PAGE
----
Friday’s Question of the Day: Which Bible Do you Take

When I used to travel a lot during high school and somewhat in college, I used to always take a bible with me. It was always the KJV, of course. For a long time, it was the Scofield KJV.I was taking my Orthodox Study Bible and then my NLT Study Bible. Now, as I prepare to head down south next week, I am going to take my new NLT Cambridge. It’s ready made for travel and anything formal that I might have to do.

What about you? When you head out on the highway, looking for adventure, or, you know, what ever comes your way – I mean, you were born, right? Born to be wild? – which of your bibles do you take?

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31 Replies to “Friday’s Question of the Day: Which Bible Do you Take”

  1. Right now, I’m about 50-50 between two of mine. I have a nice, small, pocket-sized (depending on which pants I’m wearing) NIV that has been my favorite for several years.

    I do have an NLT which is moving up to supplant the NIV, now. I got one of those Bible covers for it, so it’s almost as convenient to carry as the pocket-sized NIV. It’s definitely between those two, though.

    The American Patriot’s Bible is just too … ummmm … special to be seen with in public, I mean, carry.

    1. The American Patriot’s Bible is to be used on solemn occasions, such as beating Muslims, Democrats, and other false Americans over the head.

  2. I have this nifty little carry bag in which I carry my Greek NT (UBS4), my Hebrew Bible, and either a slimline NRSV or a TNIV that is nearly as small. I don’t yet have an NLT that will fulfill the role of a “carrying” English Bible, because I need a really small one all things considered.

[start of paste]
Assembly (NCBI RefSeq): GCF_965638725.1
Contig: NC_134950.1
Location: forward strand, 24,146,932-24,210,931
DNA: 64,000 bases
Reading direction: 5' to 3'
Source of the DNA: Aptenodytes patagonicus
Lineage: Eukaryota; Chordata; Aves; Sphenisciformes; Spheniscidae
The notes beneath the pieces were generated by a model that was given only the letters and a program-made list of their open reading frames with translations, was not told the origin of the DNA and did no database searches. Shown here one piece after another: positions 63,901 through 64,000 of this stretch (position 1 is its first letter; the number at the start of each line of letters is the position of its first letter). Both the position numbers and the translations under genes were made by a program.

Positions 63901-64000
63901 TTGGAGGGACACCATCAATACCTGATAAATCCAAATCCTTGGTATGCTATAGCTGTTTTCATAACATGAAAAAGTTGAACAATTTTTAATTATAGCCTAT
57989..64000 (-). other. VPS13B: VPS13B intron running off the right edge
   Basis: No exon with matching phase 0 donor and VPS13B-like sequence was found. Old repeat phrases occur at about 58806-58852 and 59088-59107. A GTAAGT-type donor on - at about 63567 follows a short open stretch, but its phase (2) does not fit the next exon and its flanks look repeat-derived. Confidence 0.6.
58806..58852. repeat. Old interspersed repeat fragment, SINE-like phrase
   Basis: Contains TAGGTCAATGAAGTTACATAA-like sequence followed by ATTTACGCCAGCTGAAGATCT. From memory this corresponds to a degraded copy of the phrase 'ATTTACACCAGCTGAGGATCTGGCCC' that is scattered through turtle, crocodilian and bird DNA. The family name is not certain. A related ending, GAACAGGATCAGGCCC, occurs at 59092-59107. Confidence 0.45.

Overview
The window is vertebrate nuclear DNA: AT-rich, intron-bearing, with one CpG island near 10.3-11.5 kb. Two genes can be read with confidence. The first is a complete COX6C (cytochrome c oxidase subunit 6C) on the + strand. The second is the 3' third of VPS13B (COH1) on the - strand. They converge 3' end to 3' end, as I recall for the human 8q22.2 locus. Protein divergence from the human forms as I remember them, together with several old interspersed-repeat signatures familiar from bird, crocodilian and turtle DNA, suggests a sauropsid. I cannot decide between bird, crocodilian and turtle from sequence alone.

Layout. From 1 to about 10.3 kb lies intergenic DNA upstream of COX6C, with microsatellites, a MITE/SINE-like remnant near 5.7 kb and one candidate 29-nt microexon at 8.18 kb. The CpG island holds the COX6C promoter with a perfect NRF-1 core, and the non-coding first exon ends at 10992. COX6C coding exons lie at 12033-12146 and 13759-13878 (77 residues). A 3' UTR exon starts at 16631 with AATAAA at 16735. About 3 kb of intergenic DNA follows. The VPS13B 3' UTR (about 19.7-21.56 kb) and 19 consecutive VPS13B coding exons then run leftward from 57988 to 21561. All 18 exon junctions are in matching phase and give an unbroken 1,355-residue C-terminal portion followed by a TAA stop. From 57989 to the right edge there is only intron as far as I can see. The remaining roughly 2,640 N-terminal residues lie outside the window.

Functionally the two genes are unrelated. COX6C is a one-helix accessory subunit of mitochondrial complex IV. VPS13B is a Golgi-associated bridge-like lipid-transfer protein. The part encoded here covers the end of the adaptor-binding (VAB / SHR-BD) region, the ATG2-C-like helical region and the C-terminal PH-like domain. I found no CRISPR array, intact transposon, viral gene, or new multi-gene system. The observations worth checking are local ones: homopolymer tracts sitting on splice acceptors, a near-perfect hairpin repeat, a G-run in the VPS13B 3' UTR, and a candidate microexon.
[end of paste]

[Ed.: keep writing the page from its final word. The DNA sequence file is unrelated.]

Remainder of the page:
1. I would love to be able to package the Green NT, the NETS, and the NLT, but the result would be too large, I think.

      The NLT that I know have is the Cambridge Pitt Minion which is ideal for carrying around.

  3. It changes each time I go somewhere. Usually ends up being whichever Bible is relatively new that I haven’t had much chance to take out. Last time I left town it was the NET bible. Before that was the HCSB. Next time will probably be the NLT.

  4. I recently purchased an NRSVA compact thinline for extra portability.

    For a regular sized bible it would change over time and with my mood. These days it would be the Oxford NRSVA Cross Reference Edition. Day in, day out, the NET First Edition would be the first one I reach for.

        1. ha!

          I’ve thought about the Kindle, but since they have come out with a new one every year, not sure I want to do it. How do you like it, Sam?

          1. It’s great. It’s portable. And it has remarkable battery life.

            But there are quite a few competitive models that are on the horizon, if you want to wait. Sony launched two this year. The Sony models can use all the standard eReader formats while you have to pay a tiny fee to Amazon for file conversion. I mention that to you, Joel, because there are so many of the early church fathers’ writings that are available for free on the internet.

            I have the Kindle 2. It’s nice to have the “free” cellular link so you can buy books on impulse. See the features list on the web site.

            And yes, Virginia, the NLT is available on Kindle:



  5. I take my NASB & KJV (they’re my reading Bibles) and my wife has an NIV. I also take two of the three pocket-sized KJV, NKJV or NLT. We’re pretty well covered. Overboard, I know, but you never know when you might need to give one away.

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